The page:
An Old Economics Principle Misapplied by Bush
DANIEL SCHORR: In Economics 101 I learned about the Malthus Principle.
LIANE HANSEN, host:
NPR senior news analyst Daniel Schorr.
SCHORR: It holds a population constantly tends to outrun means or sustenance but is held in check by war, plague and famine. But now the CIA has called the Malthus Principle into question. Director Michael Hayden is out with some numbers that raise questions about the theory of the 18th-century thinker.
For all the hunger and genocide afflicting large areas of the world, Hayden says that over the next four decades the world faces a one-third increase in population, from 6.7 billion to more than 9 billion. And most of that growth will happen in countries least able to sustain it, threatening widespread violence and civil unrest.
Given this prospect, you would think that nations, starting with the United States, would act to allay threatening famine. But the Bush administration has, until lately, been more concerned with energy independence than with hunger. Five months ago while food prices were soaring out of sight, the administration and Congress cooperated to pass the Renewable Fuels Act of 2007.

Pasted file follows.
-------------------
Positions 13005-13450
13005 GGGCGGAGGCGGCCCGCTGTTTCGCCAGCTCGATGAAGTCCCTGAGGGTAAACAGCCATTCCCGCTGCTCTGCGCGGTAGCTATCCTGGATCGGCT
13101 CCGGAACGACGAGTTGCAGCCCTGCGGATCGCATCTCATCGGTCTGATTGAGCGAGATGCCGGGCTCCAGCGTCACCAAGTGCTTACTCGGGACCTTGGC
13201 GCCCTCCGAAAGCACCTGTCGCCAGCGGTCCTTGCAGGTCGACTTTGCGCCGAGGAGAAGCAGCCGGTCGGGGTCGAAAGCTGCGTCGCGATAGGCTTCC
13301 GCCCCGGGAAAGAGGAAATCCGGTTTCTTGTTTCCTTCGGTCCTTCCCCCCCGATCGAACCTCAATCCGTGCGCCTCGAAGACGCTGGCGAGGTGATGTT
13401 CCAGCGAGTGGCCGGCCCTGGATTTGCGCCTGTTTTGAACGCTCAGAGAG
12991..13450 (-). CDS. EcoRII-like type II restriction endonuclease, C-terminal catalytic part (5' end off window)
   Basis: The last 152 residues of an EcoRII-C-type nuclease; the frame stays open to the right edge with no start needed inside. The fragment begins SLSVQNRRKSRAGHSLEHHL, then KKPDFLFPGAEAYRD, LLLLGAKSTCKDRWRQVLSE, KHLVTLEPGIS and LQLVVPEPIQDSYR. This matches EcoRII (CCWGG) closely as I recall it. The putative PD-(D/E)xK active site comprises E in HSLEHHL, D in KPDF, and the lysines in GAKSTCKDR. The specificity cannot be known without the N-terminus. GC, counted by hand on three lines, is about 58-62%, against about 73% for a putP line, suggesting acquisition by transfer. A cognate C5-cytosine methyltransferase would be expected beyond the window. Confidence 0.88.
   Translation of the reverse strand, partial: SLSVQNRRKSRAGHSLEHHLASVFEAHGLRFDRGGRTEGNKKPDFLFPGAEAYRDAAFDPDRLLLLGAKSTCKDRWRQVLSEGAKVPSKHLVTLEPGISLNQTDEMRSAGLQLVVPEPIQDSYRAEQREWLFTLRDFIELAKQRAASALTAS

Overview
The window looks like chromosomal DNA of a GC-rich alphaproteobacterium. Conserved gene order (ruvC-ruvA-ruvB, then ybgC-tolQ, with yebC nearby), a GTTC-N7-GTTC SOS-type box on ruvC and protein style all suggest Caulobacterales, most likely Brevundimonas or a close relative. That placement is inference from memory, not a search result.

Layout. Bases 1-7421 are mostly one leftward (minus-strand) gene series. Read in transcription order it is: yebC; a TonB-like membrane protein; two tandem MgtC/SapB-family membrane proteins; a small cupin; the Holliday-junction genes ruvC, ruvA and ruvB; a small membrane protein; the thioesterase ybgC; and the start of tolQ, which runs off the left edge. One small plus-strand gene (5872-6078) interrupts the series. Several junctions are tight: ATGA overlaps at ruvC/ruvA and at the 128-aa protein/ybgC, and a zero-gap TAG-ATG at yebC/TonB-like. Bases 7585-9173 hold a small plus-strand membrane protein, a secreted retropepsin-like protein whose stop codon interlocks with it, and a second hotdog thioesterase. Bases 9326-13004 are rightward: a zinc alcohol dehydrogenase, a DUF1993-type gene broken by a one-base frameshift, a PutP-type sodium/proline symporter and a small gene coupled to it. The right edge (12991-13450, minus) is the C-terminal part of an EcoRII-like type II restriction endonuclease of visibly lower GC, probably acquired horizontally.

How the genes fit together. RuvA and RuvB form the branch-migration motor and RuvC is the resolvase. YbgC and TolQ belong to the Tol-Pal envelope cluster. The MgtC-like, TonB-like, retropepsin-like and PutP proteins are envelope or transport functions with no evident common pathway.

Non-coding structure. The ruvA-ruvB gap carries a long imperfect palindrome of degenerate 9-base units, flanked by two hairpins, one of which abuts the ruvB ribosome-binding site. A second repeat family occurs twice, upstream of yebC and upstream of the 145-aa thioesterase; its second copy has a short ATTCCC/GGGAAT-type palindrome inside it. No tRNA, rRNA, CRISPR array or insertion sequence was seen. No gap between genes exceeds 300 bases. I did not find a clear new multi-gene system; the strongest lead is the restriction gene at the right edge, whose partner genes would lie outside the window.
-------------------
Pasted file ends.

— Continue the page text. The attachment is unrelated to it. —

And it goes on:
This requires that 36 billion gallons of ethanol be produced by the year 2022. Great for the grain belt, terrible for the hunger belt. And now that wise preservation has become dramatized by the media. The thought of modifying, maybe even repealing the ethanol law.
We certainly did not anticipate what's happened since Republican Senator Pete Domenici, one of those who helped to steer the bill to passage. And yet Bingaman, his Democratic colleague from New Mexico, adds, I think it's something we need to look at. So, you can expect hearings on Capitol Hill on the coming week, and then something to relieve the embarrassment of being viewed as feeding the farmers at the expense of the hungry.
This is Daniel Schorr.
(Soundbite of music)
HANSEN: You're listening to NPR News.
NPR transcripts are created on a rush deadline by Verb8tm, Inc., an NPR contractor, and produced using a proprietary transcription process developed with NPR. This text may not be in its final form and may be updated or revised in the future. Accuracy and availability may vary. The authoritative record of NPR’s programming is the audio record.